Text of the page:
To continue reading, please refer to the US News link. You can Simon's previous US News columns here.

Column: "The End of Pax Americana?"

US News and World Report has published Simon's eleventh column, "The End of Pax Americana," in his weekly Op-Ed series that will every Thursday or Friday.

Be sure to also read his column, "Chin up, Democrats," in which Simon argues that Democrats should have pride in their historic accomplishments and optimism about the future of their politics.
 
An Excerpt from "The End of Pax Americana"
 
In just his first week in office, Donald Trump has made moves that could set the nation back generations. He is trying to dismantle the global order that American built and led after World War II, which ushered in a relative Golden Age for Americans and the people of the world. For reasons that are still unclear, Trump seems intent on tearing down this successful global system without offering any kind of vision of what will replace it. Given that this system was erected as a way of preventing the developed world from slipping back into a frenzy of nationalism and protectionism that in the 1930s and '40s brought global economic collapse, mass unemployment and a World War that left tens of millions dead, this is no small matter.
 
Let's look at what Trump has said and done over the past few weeks. He unilaterally walked away from the Trans Pacific Partnership, a liberalizing trade pack with countries representing 40 percent of the global economy that would have not only extended the global system to more countries but modernized it for the Internet Age. He has called for the renegotiation of the core economic relationship with two of our three largest trading partners, Mexico and Canada, and already threatened to unilaterally leave what we call the North American Free Trade Agreement. The New York Times reports today that an executive order is coming that will dramatically cut back American support and involvement in multi-lateral institutions like the United Nations. Imposing unilateral tariffs and border taxes as Trump has threatened would begin to unravel the global trade regime that has been in place since the 1940s. He has called NATO obsolete, and has cheered on Brexit and encouraged other countries to leave the EU. On Wednesday he announced a series of highly xenophobic steps including the building of his famous wall with Mexico.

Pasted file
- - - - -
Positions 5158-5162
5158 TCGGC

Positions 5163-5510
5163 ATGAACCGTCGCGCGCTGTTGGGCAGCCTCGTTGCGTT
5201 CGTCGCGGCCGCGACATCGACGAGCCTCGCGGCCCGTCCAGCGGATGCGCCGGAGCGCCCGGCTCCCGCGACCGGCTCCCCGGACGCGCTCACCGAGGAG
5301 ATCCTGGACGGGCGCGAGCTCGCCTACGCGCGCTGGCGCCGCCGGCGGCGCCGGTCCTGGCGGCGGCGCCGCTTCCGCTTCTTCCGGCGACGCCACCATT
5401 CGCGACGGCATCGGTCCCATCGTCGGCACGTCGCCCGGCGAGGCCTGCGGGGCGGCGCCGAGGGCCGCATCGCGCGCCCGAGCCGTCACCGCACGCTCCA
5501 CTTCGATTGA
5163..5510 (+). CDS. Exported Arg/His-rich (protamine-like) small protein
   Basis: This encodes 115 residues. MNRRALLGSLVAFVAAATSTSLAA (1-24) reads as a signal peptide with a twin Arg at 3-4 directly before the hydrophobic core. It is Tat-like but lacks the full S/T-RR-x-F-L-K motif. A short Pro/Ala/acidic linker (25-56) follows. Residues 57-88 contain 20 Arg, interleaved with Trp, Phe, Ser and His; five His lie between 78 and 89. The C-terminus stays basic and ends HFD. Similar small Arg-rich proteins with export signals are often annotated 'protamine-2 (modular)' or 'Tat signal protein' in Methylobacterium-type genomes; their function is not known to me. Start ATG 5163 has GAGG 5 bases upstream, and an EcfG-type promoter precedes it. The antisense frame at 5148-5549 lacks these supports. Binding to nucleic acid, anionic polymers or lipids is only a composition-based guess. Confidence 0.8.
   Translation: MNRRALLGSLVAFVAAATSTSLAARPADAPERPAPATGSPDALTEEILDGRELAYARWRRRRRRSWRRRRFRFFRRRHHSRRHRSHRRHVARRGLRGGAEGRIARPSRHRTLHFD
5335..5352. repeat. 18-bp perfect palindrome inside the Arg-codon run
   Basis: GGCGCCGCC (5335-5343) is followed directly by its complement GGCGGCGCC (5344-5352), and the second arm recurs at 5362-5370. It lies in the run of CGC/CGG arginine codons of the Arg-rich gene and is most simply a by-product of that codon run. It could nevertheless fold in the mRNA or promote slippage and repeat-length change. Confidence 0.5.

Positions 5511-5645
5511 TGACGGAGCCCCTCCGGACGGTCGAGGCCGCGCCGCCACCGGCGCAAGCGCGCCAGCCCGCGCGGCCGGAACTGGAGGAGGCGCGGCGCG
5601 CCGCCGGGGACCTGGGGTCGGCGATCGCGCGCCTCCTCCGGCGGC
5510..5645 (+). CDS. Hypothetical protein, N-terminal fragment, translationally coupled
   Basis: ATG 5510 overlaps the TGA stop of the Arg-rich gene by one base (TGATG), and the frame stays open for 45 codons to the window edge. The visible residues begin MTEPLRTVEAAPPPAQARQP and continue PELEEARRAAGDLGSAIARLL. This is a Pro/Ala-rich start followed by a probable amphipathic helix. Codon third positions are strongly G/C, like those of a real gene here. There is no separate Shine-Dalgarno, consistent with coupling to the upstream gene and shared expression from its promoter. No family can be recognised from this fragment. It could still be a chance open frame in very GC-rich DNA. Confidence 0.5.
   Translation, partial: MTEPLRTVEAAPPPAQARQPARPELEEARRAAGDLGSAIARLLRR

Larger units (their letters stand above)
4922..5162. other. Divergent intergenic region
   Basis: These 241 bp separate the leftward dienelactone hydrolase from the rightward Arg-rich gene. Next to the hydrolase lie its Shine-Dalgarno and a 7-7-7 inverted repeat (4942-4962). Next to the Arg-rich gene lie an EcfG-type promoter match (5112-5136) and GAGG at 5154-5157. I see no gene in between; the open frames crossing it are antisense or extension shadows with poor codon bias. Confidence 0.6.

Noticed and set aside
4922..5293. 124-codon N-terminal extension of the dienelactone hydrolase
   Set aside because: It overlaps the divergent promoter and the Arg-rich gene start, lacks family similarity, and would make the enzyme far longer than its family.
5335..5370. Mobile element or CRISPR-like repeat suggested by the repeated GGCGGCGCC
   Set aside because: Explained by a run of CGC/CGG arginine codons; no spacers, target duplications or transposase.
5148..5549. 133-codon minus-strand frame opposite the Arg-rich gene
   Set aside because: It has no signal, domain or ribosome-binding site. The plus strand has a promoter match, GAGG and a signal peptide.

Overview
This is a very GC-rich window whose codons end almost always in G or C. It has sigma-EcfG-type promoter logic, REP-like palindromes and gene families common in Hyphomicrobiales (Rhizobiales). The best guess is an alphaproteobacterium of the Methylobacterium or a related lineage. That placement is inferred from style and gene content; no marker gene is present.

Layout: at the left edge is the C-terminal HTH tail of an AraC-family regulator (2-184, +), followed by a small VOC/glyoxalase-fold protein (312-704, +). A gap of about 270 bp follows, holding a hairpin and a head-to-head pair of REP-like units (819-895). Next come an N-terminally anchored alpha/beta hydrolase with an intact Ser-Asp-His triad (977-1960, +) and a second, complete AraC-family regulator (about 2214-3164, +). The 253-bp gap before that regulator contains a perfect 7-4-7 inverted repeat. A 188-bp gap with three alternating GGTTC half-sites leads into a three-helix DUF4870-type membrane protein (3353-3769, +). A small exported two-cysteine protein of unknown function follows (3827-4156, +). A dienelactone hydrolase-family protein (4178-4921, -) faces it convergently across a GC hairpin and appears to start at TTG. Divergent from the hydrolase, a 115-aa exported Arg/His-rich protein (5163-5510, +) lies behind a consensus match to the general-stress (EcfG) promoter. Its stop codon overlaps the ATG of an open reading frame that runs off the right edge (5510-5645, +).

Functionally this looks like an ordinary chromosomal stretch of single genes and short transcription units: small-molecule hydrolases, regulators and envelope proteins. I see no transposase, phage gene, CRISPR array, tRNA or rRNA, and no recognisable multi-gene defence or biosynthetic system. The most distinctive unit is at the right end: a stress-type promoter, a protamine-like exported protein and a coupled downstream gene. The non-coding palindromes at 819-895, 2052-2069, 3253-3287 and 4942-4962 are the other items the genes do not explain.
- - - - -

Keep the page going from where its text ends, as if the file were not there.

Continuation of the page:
Taken together Trump is signaling a retreat to the very kind of politics – nationalism, protectionism, racism and xenophobia – that brought about actual carnage in much of the developed world a few generations ago.